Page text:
It was utterly, lip-smackingly delicious!

We ordered two types of local breads: a slightly sweetish, milk-rich Taftan, and a spongey Sheermal Naan. The Taftan was extremely addictive.

I really enjoyed this meal although, strangely, my Pakistani colleague who accompanied me called in sick the next day - he said he had tummy problems from the meal!
Earlier that day, we were also at Wagah, the town straddling the Pakistan-India border, to watch the daily flag-lowering ceremony, where border guards from both countries stared down each other, stamping dramatically and even shaking fists at each other. It was all very theatrical as both sides had huge spectator stands filled to the brim with noisy chanting onlookers.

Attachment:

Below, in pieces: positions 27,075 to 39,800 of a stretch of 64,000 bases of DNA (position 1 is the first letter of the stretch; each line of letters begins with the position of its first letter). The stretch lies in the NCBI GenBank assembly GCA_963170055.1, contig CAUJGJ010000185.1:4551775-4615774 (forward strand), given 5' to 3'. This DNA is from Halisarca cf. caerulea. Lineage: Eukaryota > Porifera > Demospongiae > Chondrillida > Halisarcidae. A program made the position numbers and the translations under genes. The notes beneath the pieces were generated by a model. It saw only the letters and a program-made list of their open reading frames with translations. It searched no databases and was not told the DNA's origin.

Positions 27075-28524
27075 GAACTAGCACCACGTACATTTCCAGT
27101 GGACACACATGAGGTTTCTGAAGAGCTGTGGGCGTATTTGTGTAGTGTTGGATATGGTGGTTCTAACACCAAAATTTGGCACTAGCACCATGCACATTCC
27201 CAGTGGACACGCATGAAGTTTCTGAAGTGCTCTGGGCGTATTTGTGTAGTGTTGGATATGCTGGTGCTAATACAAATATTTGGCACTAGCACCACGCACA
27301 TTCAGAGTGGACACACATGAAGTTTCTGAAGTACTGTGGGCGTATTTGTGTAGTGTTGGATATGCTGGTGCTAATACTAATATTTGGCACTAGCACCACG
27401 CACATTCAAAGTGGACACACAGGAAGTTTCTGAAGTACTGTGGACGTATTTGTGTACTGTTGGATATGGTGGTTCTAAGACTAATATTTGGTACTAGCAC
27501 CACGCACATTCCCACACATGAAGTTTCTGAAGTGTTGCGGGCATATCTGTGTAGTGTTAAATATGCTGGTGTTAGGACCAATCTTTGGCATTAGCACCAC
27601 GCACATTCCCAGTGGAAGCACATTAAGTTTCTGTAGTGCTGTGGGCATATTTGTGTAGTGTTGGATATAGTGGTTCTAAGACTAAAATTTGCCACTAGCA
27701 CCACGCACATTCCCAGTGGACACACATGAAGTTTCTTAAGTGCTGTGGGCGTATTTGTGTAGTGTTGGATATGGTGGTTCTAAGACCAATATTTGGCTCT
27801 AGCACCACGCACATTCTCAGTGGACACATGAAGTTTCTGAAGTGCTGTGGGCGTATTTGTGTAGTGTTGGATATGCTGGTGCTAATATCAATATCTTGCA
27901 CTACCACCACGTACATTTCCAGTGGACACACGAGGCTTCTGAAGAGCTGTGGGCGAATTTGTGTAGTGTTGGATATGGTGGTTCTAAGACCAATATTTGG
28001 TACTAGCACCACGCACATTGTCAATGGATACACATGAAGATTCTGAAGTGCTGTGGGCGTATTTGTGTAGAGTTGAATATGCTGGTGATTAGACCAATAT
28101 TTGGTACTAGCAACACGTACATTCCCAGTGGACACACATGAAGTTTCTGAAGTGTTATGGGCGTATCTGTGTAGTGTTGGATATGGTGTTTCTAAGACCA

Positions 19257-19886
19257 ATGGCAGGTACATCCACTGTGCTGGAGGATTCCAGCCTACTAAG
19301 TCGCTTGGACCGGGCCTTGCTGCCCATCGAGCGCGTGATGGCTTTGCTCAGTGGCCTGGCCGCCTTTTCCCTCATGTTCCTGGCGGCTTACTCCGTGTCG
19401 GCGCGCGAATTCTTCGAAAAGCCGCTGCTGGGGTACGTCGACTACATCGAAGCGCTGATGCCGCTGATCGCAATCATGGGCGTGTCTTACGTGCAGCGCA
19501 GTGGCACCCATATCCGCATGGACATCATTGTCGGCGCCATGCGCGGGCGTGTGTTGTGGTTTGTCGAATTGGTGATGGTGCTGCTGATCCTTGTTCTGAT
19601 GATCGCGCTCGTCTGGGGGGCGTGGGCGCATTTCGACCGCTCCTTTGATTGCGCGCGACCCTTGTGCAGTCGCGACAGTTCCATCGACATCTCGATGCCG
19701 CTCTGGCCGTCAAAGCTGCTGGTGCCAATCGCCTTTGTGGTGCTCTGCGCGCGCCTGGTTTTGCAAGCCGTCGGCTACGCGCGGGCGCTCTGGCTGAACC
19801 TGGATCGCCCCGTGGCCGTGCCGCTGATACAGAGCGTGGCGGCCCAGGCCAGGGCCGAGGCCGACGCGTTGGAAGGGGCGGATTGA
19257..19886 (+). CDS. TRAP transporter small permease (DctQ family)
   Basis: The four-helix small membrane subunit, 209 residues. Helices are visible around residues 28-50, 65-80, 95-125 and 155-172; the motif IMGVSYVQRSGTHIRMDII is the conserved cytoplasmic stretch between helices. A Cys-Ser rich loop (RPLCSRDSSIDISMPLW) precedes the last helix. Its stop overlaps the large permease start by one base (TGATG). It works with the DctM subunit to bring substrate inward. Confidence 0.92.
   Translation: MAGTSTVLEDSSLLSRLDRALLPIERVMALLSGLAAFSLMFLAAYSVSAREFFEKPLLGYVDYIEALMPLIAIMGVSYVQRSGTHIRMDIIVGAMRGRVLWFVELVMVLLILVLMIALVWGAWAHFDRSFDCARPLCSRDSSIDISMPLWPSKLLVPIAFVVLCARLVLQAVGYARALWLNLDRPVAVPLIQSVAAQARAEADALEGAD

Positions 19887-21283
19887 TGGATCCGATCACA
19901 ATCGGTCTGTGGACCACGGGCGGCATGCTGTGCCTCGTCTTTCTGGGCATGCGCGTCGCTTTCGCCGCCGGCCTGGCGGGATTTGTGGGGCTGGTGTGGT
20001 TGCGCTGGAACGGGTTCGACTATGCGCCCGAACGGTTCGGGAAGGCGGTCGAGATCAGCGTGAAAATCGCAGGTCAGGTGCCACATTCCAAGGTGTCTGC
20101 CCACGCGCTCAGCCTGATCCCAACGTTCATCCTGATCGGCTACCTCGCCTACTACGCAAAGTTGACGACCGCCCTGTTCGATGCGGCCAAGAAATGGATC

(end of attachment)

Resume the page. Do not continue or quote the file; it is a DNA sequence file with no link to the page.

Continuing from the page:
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Michael Palin visited Wagah on one of his travelogue films.

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Peter - I was surprised to see the several beef dishes. I would have assumed that lamb/mutton would have generally been used. Was the beef just a co-incidence or is it actually quite common? I suppose that, in Pakistan, there are not the cultural sensitivities Indian Muslims might have towards their non beef eating Hindu countrymen.

Beef is actually quite common. Since the Pakistanis are Muslims, I guess they don’t have the sensitivities with regards to beef like Hindu-India does.

That said, the mutton/goat/sheep meat at Pakistan tended to smell and taste rather gamey, as compared to what we’ll find in the UK or elsewhere. Oftentimes, the spice marinade was barely enough to cover the smell.